I'm also thinking that if I freeze the greens before cooking them that the freezing/thawing might tenderize them so that they would cook quicker which might change the bitterness factor. I'm not entirely sure on that thought, but it won't take much to try it.

      I'd hate to think that I might get shipwrecked on an island Robinson-Crusoe-like sometime in the future with only turnips to eat without knowing how to make a tasty turnip soup beforehand, so I'm going to try a few more times to figure out the best way to eat turnips.

      The last time I had a temperamental carb on a small engine I fiddled with it over and over, still couldn't get it to start or run right, then I gave up and sprayed about half a can of carb cleaner all over and in it trying to get any hidden gunk out. After letting it dry out a little (so's it wouldn't catch fire as easily) I sprayed the rest of the can into the carb while it was running until it miraculously fixed itself. That's also probably a good way to put a hole in a piston, so I don't know if I'd let me work on any of your small engines.

    5. Man oh man, that soup looks good. I am really craving some greens in a soup now... and black-eyed peas... and ham... it's almost a virtual sensory overload... sheesh!

      I discovered that I didn't really like chunks of cooked turnip. The leaves were ok... but the chunks... the texture was just kinda... I dunno... not quite right. Watery... bitter... not real appealing. But pureed really solved that problem for me, and the extra tater or two made it creamy. Perfect with some pepper and crackers, in my opinion.

      I've had huge turnips that weren't bitter at all, and small young ones (which some say shouldn't be bitter) that were pretty bad. As I understand it, it's the calcium that makes them taste bitter.

      I used the pressure cooker when I made the soup, and that sped up the whole process. I think I got it up to pressure and cooked 5 minutes? I'll bet a person could throw black-eyed peas in there at the same time.

      I remember when I used to work at a small engine shop when I was 15... the older guy who owned the place would often dump a whole can of sea-foam in there and just let the mower run for an hour. It was a noisy way to get things running right, but once in a while it actually sorta worked. In my case, I just know the guts of that carb are all plugged with rust, and rather than curse the thing while I rip the rope out of the starter housing (like I did a few times) I just know that any tilling operation starts with a complete and thorough cleaning of the carb. Which is why my garden isn't in right now. :)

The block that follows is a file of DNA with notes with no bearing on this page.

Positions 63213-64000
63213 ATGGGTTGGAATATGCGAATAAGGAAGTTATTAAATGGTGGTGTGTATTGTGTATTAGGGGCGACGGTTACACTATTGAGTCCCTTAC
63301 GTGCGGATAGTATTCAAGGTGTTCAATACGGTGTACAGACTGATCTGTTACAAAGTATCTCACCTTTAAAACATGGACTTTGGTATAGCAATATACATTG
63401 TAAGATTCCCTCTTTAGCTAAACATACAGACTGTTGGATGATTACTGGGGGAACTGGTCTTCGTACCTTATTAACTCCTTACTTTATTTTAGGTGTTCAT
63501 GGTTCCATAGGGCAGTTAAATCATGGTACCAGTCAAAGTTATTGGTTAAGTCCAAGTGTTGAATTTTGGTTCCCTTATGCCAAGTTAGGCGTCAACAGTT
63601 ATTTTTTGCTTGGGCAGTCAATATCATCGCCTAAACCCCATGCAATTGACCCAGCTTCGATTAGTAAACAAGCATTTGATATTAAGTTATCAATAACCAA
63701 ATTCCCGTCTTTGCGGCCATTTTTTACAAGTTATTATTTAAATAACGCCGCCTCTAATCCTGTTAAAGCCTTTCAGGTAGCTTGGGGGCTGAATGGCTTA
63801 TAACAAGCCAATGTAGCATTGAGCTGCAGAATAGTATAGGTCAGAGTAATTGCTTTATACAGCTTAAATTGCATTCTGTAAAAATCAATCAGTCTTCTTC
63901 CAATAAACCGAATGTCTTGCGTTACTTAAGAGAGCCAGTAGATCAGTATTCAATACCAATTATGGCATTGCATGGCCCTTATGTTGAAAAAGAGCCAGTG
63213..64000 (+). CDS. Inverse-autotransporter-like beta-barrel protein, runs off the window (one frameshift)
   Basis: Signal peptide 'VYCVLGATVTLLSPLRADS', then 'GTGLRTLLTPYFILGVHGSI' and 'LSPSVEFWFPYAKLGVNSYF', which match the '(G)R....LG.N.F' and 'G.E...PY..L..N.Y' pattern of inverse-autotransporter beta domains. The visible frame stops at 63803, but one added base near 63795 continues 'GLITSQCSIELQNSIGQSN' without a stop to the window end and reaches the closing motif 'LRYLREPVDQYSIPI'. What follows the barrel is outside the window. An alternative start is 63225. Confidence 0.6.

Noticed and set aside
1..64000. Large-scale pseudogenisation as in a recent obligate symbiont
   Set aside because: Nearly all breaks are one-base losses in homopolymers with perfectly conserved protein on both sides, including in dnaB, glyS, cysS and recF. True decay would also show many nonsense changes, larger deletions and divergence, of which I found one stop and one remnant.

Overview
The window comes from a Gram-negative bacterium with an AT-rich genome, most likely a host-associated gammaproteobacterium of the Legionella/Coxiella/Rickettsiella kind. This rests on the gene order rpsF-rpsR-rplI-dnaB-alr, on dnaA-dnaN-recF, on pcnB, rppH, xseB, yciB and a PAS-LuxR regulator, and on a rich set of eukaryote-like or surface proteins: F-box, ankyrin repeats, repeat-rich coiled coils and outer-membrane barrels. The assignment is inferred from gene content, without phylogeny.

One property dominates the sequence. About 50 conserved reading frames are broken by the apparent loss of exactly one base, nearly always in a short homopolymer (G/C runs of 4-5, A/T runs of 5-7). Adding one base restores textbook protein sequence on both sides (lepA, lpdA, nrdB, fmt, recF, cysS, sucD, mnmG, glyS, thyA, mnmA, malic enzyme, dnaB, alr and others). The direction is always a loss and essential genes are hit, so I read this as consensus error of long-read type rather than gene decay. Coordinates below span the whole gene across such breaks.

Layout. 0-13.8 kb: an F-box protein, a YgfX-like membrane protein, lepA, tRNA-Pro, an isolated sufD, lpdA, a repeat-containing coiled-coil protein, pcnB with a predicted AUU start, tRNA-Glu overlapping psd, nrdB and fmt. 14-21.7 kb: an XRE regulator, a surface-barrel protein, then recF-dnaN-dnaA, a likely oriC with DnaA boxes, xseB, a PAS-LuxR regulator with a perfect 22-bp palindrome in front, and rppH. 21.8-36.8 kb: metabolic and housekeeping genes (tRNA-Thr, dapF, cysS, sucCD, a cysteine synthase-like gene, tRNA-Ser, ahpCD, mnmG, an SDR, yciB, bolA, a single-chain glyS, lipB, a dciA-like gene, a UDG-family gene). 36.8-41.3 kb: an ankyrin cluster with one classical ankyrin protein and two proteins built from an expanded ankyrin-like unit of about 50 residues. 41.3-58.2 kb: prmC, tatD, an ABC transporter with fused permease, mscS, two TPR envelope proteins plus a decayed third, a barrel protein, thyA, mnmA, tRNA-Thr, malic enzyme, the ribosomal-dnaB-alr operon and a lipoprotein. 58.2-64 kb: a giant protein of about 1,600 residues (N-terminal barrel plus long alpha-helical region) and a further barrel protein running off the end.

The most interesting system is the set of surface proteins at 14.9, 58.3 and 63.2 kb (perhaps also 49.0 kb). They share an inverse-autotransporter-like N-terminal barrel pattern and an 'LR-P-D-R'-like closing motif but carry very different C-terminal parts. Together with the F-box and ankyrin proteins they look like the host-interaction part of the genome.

Ahh well. I think I'll probably go a bit crazy with the garden next year, since I'm missing the whole process already...

      And I've got to learn how to live on turnips too, in case I'm stuck on an island somewhere with nothing but an immersion blender to keep me company....

    6. A big turnip being less bitter than a smaller turnip makes a little sense when I think about it, the calcium would probably be more concentrated in a smaller root making it more bitter. Now I'm going to have to try cooking a huge turnip to see how it tastes.

      Before I'm done, it looks like I'm either going to learn how to eat turnips or I'm never going to want to eat them again. I can safely say that I've never thought so hard about eating something like a carrot or a potato.

  2. I know I have eaten turnips in my past but darn if I can remember any bitterness in then. The only memory of eating the root was when my grandma used to raise them and mash them but they were a lot bigger turnips than the ones you took a photo. Perhaps the size dictates the bitterness somewhat. I have probably eaten greens on my journeys through the deep south but can't say for sure that it was turnip greens I was eating.

    My wife being Asian, loved bitter greens so she would have a field day with them. If it weren't a day down there and another one back, she would undoubtedly take you up on your offer. I've gotten used to her bitter soups and mixtures over the years so it doesn't bother me like it used too. However when choosing leftovers and it is bitter this or something else, I usually take something else.

    1. I should have mentioned it, but the turnips in the photo were between the size of a tennis ball and a baseball. The roots aren't really bitter at all, I had some leftover mashed potatoes and turnips and it sounds weird, but the next day, they seemed to taste a little better with more of a slight turnip taste.

      The greens were the bitter part and I'm starting to think it was because I didn't completely remove all of the stems from the greens. In some sort of soup, Asian or otherwise, the bitterness might add just the right amount to balance out the other flavors, like sweet and sour, or salty and sweet.

      Bitter isn't really the same as sour, so I wonder what goes with bitter in the same way that sour and sweet go together? Maybe I need to teach myself how to cook more Asian types of food that use bitter tastes, because if I find myself shipwrecked, a nice Asian-themed soup made with my turnips might be more enjoyable and less monotonous than a pot of plain cooked turnip greens.

      Turnips are so easy to grow, you could probably buy a packet of seed and grow plenty of them in a big flower pot. I've got a bunch of them growing in the grass where I cleaned out the bucket I used to make my "seed clumps", so they would probably grow almost anywhere you drop a seed.

  3. I'm not sure what pairs with bitter either but I suspect nothing. The soups they make have bitter vegetables in them namely bitter gourd (actual name) and other things only found as asian supermarkets. Having grown up on a very bland midwest diet, the first tries seemed extremely bitter to me but I suspect that if I were used to other cultural diets, the bitter might have seemed a lot more subtle. Like I said, I've gotten used to it somewhat over the years and now I hardly notice the bitterness.

    Baseball sized turnips were what my grandma used to. I remember my brother and I stealing one to play catch with!